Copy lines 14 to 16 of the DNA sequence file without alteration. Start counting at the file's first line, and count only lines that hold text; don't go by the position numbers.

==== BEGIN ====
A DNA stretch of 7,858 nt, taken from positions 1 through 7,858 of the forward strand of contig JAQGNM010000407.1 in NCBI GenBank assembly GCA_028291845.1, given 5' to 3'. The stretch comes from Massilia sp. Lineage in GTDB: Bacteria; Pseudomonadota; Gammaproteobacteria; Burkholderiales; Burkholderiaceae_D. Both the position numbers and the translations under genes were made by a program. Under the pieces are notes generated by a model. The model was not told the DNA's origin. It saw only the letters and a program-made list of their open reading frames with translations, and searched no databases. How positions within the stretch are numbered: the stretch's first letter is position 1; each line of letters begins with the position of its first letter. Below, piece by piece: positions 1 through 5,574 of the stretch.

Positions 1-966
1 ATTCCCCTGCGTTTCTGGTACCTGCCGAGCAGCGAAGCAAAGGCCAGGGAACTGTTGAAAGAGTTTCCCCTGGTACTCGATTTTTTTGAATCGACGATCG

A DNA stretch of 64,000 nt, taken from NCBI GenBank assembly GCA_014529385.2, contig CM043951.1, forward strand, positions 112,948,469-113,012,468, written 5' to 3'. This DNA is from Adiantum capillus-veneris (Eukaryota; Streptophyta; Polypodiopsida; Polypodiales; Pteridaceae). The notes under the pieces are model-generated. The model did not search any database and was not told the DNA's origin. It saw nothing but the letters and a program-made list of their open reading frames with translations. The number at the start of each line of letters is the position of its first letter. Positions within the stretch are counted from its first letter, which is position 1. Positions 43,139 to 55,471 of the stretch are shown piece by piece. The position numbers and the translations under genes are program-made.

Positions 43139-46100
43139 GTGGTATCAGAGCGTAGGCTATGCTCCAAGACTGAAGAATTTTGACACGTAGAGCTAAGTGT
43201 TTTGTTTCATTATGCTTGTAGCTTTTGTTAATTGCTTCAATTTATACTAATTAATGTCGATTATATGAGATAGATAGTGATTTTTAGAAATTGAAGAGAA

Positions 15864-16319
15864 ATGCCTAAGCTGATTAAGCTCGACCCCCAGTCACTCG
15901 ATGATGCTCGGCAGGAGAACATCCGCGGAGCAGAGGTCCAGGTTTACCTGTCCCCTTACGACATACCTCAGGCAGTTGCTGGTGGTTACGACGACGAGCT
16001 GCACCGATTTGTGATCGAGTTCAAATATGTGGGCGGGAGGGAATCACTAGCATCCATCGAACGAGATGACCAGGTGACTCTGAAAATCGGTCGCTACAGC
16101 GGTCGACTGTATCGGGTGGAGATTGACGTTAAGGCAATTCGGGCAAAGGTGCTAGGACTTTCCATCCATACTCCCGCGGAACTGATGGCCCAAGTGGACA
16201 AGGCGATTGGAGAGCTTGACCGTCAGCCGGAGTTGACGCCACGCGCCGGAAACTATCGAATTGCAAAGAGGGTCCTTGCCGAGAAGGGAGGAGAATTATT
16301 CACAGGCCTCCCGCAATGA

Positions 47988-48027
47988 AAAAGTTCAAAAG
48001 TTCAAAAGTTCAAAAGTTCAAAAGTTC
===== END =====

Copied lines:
16301 CACAGGCCTCCCGCAATGA

Positions 47988-48027
47988 AAAAGTTCAAAAG